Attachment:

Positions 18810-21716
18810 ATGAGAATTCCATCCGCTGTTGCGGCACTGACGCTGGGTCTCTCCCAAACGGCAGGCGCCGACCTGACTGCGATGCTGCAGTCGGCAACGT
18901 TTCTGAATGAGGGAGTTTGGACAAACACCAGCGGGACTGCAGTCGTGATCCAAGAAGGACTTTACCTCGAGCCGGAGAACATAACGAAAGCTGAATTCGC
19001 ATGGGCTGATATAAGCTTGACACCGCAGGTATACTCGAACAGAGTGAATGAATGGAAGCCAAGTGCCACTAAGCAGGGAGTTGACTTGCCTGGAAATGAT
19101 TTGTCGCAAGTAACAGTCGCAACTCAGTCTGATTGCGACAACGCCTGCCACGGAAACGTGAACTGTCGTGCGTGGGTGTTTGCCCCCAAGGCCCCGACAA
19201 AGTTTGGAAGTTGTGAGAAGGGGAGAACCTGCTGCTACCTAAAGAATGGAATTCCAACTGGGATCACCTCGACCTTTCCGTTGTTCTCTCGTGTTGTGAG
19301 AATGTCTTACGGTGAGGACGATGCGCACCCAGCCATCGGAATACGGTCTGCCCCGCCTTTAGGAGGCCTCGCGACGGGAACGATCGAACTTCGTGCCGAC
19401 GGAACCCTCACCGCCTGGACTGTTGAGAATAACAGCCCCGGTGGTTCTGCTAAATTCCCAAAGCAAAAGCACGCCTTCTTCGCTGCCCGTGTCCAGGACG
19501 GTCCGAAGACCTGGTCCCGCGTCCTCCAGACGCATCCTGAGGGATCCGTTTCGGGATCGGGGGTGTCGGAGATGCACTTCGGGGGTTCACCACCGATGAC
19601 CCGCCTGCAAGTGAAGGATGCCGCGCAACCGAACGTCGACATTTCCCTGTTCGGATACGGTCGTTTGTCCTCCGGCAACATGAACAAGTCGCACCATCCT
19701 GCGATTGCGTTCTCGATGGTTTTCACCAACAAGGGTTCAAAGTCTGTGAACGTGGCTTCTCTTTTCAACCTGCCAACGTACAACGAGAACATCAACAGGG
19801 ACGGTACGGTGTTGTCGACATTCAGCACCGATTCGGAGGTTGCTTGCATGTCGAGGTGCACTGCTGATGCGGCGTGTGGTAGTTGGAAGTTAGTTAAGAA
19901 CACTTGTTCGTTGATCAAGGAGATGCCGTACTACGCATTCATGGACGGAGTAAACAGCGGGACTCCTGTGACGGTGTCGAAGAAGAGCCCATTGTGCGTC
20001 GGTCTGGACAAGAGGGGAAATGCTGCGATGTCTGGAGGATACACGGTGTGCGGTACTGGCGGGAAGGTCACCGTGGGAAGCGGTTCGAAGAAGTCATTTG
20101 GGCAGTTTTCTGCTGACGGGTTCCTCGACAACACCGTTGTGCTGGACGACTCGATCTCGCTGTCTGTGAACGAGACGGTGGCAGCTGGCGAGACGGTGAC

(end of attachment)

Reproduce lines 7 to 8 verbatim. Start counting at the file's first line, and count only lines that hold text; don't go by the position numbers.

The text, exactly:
19301 AATGTCTTACGGTGAGGACGATGCGCACCCAGCCATCGGAATACGGTCTGCCCCGCCTTTAGGAGGCCTCGCGACGGGAACGATCGAACTTCGTGCCGAC
19401 GGAACCCTCACCGCCTGGACTGTTGAGAATAACAGCCCCGGTGGTTCTGCTAAATTCCCAAAGCAAAAGCACGCCTTCTTCGCTGCCCGTGTCCAGGACG